I wouldn't include this except that people who should know better (names have been left off to protect those guilty of late-’90s Web design) don't. HTML isn't good enough. Just text isn't good enough. Existing on just one social network isn't good enough. Treating your website like it's paper, but with scrollers and little clicky links: not good enough.


Your site's look is everything. Choose simple, well-laid-out clean design over complex, confusing garishness. Mantra: If in doubt, take it out. (If people say, "That looks just like my MySpace page!," you're not on the right track.)


That said, there is no such thing as existing in too many places on the Internet. You should have be on Flickr, Twitter, iTunes, Tumblr, Digg, Vimeo, YouTube, Facebook, LinkedIn, etc.—because each of those applications represents a community in which you want to be represented. Exclusivity on the Web is really nonexistence. Not to mention that if you're just typing out your blog posts—and not providing photos, podcasts, short edited videos, live streaming, etc. —you're only tapping into 1/12th of the potential of the medium.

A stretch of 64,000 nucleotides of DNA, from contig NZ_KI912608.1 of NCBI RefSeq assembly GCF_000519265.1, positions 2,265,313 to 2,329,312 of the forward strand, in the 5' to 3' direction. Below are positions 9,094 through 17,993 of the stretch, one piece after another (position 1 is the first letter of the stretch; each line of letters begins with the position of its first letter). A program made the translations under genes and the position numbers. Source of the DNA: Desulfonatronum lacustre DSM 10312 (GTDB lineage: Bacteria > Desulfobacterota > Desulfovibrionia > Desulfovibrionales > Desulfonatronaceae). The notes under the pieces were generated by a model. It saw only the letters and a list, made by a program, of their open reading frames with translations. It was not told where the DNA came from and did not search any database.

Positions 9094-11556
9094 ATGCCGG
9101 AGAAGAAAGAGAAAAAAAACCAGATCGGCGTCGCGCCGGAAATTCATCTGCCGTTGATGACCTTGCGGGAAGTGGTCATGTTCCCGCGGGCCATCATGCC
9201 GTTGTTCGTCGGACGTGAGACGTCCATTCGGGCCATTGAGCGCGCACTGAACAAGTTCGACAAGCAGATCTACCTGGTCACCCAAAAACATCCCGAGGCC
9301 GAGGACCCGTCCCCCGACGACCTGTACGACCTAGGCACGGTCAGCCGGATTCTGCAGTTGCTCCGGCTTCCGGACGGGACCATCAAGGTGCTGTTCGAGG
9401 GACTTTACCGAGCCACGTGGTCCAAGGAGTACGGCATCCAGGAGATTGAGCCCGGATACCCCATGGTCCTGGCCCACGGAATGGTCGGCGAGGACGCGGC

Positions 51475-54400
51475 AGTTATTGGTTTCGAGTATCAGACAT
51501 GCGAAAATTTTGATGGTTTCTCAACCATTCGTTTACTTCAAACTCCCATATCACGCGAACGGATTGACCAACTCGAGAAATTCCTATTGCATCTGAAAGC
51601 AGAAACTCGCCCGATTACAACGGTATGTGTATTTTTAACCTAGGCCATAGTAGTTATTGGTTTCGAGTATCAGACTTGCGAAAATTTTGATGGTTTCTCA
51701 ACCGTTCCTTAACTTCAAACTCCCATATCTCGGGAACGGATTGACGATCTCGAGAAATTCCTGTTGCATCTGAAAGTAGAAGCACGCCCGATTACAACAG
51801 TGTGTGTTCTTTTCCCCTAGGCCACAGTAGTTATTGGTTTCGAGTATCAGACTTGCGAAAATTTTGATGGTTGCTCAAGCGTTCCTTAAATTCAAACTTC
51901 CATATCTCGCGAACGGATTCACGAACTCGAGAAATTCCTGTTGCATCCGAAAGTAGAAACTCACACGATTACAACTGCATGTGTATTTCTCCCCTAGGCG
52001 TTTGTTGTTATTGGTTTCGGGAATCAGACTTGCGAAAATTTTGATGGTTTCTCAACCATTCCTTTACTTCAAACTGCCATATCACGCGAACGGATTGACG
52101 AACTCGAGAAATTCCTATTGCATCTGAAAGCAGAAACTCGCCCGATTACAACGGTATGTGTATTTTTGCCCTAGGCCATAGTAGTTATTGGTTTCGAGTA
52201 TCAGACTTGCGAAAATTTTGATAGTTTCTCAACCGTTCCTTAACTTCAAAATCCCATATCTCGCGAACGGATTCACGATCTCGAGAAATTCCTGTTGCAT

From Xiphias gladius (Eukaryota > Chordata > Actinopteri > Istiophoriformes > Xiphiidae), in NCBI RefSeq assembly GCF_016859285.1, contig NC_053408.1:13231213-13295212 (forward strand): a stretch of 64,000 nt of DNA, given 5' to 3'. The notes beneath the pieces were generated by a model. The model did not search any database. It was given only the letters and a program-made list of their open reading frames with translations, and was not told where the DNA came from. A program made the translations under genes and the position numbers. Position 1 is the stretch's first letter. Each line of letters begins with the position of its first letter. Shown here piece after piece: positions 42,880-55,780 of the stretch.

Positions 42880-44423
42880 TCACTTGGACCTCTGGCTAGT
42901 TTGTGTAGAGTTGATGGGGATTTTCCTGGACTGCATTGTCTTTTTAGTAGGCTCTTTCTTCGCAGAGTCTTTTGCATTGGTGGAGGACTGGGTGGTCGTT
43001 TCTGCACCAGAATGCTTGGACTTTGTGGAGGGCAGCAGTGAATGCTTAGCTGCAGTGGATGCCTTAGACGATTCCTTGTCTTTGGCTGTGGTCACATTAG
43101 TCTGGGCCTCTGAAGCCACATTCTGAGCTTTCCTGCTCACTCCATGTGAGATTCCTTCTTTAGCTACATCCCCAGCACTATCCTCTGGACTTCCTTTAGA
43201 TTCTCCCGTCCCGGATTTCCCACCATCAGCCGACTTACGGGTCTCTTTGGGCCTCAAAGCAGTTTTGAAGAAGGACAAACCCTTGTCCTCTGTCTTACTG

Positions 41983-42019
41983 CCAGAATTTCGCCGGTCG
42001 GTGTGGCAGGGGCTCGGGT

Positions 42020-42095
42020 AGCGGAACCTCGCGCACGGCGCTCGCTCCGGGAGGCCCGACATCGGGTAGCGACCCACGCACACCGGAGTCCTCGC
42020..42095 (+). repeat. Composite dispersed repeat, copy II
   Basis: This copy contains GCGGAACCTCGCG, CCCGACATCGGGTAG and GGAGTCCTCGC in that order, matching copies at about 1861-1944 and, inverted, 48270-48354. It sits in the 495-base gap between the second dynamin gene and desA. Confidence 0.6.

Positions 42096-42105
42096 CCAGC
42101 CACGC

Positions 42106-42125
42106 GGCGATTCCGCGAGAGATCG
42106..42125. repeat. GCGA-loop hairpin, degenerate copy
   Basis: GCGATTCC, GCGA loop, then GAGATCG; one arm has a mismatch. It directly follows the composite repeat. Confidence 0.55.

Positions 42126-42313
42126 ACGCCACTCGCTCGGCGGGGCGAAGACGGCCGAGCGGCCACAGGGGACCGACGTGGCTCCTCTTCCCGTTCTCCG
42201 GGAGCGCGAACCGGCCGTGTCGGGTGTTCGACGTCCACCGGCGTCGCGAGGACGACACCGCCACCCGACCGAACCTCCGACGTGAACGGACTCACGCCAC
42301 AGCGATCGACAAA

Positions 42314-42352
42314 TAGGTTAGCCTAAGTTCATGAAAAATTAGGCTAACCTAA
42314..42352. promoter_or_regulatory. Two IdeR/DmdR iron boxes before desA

3. Select online properties crucial to developing your brand and make yourself known to them. Reinforce in real life.


Okay, you've adopted a cat (or a Miracle Bra) to bolster your brand, you've begged your brother to program a gorgeous minimal site, and you've bribed your little cousin to sign you up for 800 different annoying Web 2.0 apps—now you have to spread the word, Dawkins (2.0!) style.


This is where you spend your nights awake, staring into the melatonin-inhibiting LED glow of your MacBook Air, reading and commenting on selected online communities you've identified as crucial to developing your brand. Needless to say, if you're a knitter, you probably shouldn't waste your time commenting on gaming sites, etc.


Reach out to the actual human beings behind these properties, using a strategy I call "F&S" —friendship and stunts. That's really just marketing mixed with basic fifth-grade psychology —get their attention (for online types, it's better to do so IRL—there’s less competition at parties than in their inboxes) and befriend them. When site purveyors think about whom they want to write about, will they think of people they know—or people they don't? Um. Duh.